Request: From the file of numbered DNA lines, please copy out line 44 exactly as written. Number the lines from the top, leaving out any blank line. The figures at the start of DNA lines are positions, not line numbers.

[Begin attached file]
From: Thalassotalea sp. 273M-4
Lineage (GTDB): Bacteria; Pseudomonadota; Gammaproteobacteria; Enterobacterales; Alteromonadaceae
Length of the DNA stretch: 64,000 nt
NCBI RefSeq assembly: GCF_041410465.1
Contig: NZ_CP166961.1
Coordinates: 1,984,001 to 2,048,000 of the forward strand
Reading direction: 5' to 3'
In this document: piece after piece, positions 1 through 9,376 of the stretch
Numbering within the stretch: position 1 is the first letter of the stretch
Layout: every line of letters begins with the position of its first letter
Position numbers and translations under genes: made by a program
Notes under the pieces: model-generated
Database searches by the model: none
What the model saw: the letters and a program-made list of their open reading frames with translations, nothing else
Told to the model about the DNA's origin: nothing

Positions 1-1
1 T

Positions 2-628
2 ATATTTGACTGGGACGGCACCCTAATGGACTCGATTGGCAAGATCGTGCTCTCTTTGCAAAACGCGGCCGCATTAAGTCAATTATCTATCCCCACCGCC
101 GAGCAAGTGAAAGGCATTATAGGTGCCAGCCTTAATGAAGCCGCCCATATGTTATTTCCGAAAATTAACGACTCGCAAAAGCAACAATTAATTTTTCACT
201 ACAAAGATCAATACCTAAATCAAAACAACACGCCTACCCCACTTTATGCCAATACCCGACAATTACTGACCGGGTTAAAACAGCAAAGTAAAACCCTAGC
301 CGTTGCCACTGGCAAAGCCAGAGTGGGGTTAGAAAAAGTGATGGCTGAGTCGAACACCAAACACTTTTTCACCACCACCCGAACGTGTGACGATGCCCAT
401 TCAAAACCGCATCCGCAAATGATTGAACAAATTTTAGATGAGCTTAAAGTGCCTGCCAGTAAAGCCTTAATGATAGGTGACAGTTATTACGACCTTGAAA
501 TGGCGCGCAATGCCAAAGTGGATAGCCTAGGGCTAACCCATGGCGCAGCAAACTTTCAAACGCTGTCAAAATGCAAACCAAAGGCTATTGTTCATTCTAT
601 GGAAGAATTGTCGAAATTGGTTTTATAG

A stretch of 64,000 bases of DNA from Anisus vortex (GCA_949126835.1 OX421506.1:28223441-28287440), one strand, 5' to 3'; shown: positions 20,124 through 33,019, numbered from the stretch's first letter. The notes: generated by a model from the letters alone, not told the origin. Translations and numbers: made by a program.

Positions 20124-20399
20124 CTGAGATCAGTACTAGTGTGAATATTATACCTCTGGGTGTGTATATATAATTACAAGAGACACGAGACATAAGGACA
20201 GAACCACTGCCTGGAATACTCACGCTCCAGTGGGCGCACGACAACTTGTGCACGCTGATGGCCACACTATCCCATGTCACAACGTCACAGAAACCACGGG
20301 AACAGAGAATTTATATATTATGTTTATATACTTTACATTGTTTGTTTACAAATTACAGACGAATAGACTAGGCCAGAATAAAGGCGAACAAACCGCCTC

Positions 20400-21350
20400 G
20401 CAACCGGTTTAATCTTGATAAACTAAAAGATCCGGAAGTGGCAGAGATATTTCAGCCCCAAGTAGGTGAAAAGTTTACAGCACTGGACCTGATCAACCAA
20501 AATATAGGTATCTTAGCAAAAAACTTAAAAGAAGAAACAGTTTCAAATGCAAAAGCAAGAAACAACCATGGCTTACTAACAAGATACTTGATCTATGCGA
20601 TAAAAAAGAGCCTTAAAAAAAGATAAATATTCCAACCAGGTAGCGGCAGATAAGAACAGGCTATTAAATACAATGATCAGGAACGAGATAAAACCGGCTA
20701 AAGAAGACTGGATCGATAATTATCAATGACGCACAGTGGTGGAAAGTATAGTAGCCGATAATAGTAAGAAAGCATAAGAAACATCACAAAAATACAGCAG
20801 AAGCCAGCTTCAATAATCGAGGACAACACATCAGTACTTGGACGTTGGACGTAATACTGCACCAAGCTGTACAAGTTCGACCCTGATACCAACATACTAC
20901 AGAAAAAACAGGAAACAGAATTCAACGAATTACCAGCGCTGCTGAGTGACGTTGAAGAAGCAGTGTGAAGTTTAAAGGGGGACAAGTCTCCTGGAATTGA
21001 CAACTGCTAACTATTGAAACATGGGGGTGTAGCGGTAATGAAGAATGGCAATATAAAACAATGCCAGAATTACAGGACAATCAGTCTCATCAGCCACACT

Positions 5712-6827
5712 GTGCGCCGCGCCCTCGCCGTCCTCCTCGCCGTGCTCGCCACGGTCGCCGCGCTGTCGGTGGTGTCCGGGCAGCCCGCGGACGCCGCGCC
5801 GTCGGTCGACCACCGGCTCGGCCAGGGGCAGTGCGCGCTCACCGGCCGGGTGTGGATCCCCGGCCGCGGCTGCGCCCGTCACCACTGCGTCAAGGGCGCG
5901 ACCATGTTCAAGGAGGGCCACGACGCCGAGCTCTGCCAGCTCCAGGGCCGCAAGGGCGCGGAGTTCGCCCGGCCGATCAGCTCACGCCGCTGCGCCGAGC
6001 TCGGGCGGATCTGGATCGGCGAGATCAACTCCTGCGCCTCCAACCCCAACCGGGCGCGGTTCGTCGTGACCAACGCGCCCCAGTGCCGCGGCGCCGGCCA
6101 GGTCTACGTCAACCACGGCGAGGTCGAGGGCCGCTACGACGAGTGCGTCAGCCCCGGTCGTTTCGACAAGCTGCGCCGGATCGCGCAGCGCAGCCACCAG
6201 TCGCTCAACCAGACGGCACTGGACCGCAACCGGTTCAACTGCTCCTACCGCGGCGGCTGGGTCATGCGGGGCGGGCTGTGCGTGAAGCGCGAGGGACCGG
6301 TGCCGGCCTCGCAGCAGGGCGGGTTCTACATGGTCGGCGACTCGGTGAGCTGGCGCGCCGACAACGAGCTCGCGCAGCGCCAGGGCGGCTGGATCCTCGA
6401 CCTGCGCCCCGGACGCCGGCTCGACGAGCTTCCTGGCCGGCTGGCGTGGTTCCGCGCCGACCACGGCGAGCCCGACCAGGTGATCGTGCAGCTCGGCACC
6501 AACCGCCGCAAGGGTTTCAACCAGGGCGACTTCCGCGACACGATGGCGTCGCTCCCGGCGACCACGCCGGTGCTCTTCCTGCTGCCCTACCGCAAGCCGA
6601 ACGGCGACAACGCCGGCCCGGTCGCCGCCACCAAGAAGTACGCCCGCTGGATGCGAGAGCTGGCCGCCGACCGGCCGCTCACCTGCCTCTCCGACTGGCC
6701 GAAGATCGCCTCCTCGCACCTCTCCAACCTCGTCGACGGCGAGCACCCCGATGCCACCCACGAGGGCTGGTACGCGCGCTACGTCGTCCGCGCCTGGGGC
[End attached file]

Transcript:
6001 TCGGGCGGATCTGGATCGGCGAGATCAACTCCTGCGCCTCCAACCCCAACCGGGCGCGGTTCGTCGTGACCAACGCGCCCCAGTGCCGCGGCGCCGGCCA